Animalrights and moral theories -- Arguing for one's species -- Utilitarianism and animals : Peter Singer's case for animal liberation -- Tom Regan : animalrights as natural rights -- Virtue ethics and animals -- Contractarianism and animalrights -- Animal minds.
A combined psychological-epistemological study of the blocks that stand in the way of the human recognition of the sentience and legal rights of non-human animals. Originally published in the Lewis and Clark law journal, Animal Law, and subsequently translated into German and into Portuguese.
This volume provides a general overview of the basic ethical and philosophical issues of animalrights. It asks questions such as: Do animals have moral rights? If so, what does this mean? What sorts of mental lives do animals have, and how should we understand welfare? By presenting models for understanding animals' moral status and rights, and examining their mental lives and welfare, David DeGrazia explores the implications for how we should treat animals in connection with (...) our diet, zoos, and research. AnimalRights distinguishes itself by combining intellectual rigor with accessibility, offering a distinct moral voice with a non-polemical tone. (shrink)
Regan provides the theoretical framework that grounds a responsible pro-animalrights perspective, and ultimately explores how asking moral questions about other animals can lead to a better understanding of ourselves.
In this paper I extend liberal property rights theory to nonhuman animals.I sketch an outline of a nonhuman animal property rights regime and argue that both proponents of animalrights and ecological holism ought to accept nonhuman animal property rights. To conclude I address a series of objections.
Animalrights positions face the ‘predator problem’: the suggestion that if the rights of nonhuman animals are to be protected, then we are obliged to interfere in natural ecosystems to protect prey from predators. Generally, rather than embracing this conclusion, animal ethicists have rejected it, basing this objection on a number of different arguments. This paper considers but challenges three such arguments, before defending a fourth possibility. Rejected are Peter Singer’s suggestion that interference will lead to (...) more harm than good, Sue Donaldson and Will Kymlicka’s suggestion that respect for nonhuman sovereignty necessitates non-interference in normal circumstances, and Alasdair Cochrane’s solution based on the claim that predators cannot survive without killing prey. The possibility defended builds upon Tom Regan’s suggestion that predators, as moral patients but not moral agents, cannot violate the rights of their prey, and so the rights of the prey, while they do exist, do not call for intervention. This idea is developed by a consideration of how moral agents can be more or less responsible for a given event, and defended against criticisms offered by thinkers including Alasdair Cochrane and Dale Jamieson. (shrink)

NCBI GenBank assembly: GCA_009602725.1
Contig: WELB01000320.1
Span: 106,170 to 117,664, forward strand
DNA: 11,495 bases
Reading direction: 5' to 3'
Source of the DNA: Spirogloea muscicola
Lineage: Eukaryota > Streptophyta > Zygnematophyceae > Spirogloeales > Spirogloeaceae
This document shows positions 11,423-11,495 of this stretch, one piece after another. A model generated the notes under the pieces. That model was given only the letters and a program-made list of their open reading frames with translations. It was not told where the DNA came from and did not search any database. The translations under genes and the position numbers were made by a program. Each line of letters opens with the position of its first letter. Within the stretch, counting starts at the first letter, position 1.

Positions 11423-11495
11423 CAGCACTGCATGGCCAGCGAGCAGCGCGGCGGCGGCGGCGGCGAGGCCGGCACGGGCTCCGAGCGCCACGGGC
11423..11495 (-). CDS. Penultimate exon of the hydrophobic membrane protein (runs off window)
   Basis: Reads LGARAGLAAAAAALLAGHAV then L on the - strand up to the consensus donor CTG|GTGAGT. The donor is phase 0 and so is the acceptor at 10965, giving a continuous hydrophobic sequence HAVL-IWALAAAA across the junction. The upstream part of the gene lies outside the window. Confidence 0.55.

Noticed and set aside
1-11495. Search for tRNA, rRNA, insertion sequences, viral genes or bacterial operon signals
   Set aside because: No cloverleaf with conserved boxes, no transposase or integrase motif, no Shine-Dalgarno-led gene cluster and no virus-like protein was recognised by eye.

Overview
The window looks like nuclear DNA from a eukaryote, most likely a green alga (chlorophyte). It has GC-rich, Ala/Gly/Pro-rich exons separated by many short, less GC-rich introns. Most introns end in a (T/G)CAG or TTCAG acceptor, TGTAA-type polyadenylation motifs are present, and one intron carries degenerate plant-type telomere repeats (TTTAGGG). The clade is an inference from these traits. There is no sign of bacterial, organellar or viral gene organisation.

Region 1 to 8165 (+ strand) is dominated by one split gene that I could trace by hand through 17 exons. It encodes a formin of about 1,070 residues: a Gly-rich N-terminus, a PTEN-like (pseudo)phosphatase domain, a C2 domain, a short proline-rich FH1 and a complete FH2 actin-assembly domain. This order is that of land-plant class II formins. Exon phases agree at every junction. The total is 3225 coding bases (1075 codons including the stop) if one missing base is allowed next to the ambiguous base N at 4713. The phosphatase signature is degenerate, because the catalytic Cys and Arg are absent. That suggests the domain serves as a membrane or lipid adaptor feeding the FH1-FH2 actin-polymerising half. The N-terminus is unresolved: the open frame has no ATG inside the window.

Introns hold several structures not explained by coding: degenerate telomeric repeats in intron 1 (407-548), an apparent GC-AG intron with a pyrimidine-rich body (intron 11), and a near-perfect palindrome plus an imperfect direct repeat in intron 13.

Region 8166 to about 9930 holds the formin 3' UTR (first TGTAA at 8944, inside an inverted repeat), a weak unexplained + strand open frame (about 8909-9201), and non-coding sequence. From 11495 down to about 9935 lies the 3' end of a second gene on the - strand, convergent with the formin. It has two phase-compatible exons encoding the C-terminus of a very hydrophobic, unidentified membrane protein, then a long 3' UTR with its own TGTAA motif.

In this paper I extend orthodox just-war terrorism theory to the phenomenon of extremist violence on behalf of nonhuman animals.I argue that most documented cases of so-called animalrights extremism do not quality as terrorism.
Should people who believe in animalrights think that abortion is wrong? Should pro-lifers accept animalrights? If you think it’s wrong to kill fetuses to end pregnancies, should you also think it’s wrong to kill animals to, say, eat them? If you, say, oppose animal research, should you also oppose abortion? -/- Some argue ‘yes’ and others argue ‘no’ to either or both sets of questions. The correct answer, however, seems to be, ‘it depends’: (...) it depends on why someone accepts animalrights, and why someone thinks abortion is wrong: it depends on their reasons. (shrink)